As “O Captain, My Captain,” Williams lightened the intense drama of the film with his trademark improvisation and impressions, giving one of the finest and most memorable performances of a compassionate teacher. *stands on desk in tribute*
Whoopi Goldberg, The Color Purple
From a woman who almost gave herself the stage name “Whoopi Kushon,” Goldberg’s performance in The Color Purple as Celie, an African-American woman at the turn of the 20th century, chronicles the pain a human can endure, and her journey toward peace.
I’d seen Goldberg in Sister Act, and Ghost, both comedies, before I saw the Spielberg adaptation of Alice Walker’s novelThe Color Purple. I knew she was an extremely funny, talented performer, but despite her winning a Golden Globe award for Best Actress in a Drama, it’s worth watching the film for her nuanced performance. It’s worth watching the film because of the themes it explores, like surviving trauma and abuse, transcending and healing, and tenderness in sexuality, which are universally relevant in any time or racial demographic.
Today, Goldberg is a film legend, and a staple of morning television. It’s a fascinating performance to study, and recharge one’s perspective on the depths she brings to a character.
Adam Sandler, Uncut Gems
“You’re not cool unless you pee your pants!” In the Adam Sandler ouevre of the 1990s and early 2000s, that’s about as deep a line as you’re likely to experience. A deeply funny comedian, Sandler made a name for himself playing slapstick and cartoonishly stupid characters like Billy Madison and Happy Gilmore, along with his Saturday Night Live characters like Opera Man and pretty much any teenage dolt needed for a sketch.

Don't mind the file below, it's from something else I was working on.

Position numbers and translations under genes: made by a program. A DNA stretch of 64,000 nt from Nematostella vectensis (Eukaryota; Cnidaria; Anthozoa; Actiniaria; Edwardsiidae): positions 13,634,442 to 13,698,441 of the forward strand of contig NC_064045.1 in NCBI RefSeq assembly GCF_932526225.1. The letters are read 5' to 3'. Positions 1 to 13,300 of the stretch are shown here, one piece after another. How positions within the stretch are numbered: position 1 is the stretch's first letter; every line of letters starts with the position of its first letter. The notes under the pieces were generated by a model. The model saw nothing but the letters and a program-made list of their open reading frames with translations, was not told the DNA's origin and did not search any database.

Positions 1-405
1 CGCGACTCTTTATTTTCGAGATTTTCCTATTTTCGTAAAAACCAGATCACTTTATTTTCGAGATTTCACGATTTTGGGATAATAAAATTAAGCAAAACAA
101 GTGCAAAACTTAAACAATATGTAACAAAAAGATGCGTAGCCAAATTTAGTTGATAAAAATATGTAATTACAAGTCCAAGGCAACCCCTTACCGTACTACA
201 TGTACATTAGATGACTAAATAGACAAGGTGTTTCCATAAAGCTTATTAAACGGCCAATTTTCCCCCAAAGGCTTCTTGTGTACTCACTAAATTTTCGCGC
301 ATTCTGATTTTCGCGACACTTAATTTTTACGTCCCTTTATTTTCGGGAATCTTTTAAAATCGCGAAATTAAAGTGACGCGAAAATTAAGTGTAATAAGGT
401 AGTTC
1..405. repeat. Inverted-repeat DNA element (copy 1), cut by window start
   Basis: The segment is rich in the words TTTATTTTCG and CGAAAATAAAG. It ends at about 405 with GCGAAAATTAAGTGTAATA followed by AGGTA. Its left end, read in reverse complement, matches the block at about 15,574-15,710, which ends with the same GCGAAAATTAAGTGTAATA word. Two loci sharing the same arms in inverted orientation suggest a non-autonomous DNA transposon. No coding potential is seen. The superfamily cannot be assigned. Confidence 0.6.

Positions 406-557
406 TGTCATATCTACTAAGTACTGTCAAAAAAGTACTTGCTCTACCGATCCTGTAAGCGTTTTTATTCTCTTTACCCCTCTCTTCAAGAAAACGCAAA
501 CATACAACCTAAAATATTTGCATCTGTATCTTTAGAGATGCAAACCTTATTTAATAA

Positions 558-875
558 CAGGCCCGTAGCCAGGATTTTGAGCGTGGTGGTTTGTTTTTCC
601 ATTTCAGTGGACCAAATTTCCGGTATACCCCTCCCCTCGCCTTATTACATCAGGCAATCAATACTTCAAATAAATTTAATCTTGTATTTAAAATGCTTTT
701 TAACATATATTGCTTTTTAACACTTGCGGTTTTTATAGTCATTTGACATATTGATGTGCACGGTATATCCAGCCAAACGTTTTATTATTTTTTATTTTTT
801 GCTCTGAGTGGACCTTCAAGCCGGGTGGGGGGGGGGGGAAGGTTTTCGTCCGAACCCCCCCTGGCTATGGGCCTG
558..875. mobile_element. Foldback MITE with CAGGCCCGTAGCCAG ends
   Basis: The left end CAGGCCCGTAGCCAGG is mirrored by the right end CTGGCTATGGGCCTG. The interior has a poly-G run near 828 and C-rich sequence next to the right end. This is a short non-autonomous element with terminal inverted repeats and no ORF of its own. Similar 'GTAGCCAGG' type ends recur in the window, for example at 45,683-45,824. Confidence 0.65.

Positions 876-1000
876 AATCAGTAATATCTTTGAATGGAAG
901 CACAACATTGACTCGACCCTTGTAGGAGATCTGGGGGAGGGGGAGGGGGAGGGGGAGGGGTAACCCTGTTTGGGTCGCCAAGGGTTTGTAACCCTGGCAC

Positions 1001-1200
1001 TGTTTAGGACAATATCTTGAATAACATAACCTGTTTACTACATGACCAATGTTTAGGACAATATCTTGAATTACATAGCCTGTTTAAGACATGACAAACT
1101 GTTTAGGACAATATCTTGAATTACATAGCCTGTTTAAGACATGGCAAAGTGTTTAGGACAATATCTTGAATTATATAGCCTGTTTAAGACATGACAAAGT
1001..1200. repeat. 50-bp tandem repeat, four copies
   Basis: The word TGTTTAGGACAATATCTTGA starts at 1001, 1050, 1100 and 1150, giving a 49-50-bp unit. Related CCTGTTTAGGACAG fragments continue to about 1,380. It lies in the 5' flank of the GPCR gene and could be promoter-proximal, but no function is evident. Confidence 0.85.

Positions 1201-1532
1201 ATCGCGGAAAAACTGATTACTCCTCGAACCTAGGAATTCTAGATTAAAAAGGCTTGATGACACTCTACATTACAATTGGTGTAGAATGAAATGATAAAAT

Sandler first caught my attention as a dramatic actor in 2002’s Punchdrunk Love. It wasn’t until 2018’s Uncut Gems, however, that I was gobsmacked with his ability to become a character that isn’t inherently likable, but still causes viewers great anxiety. You root for the guy, and he captures your attention every moment he’s on-screen.
Sandler and the film were nominated for just about every award available, bringing home quite a few, including an Independent Spirit Award for Best Male Lead. Quite a coup for a guy who got so excited about Nudie Magazine Day!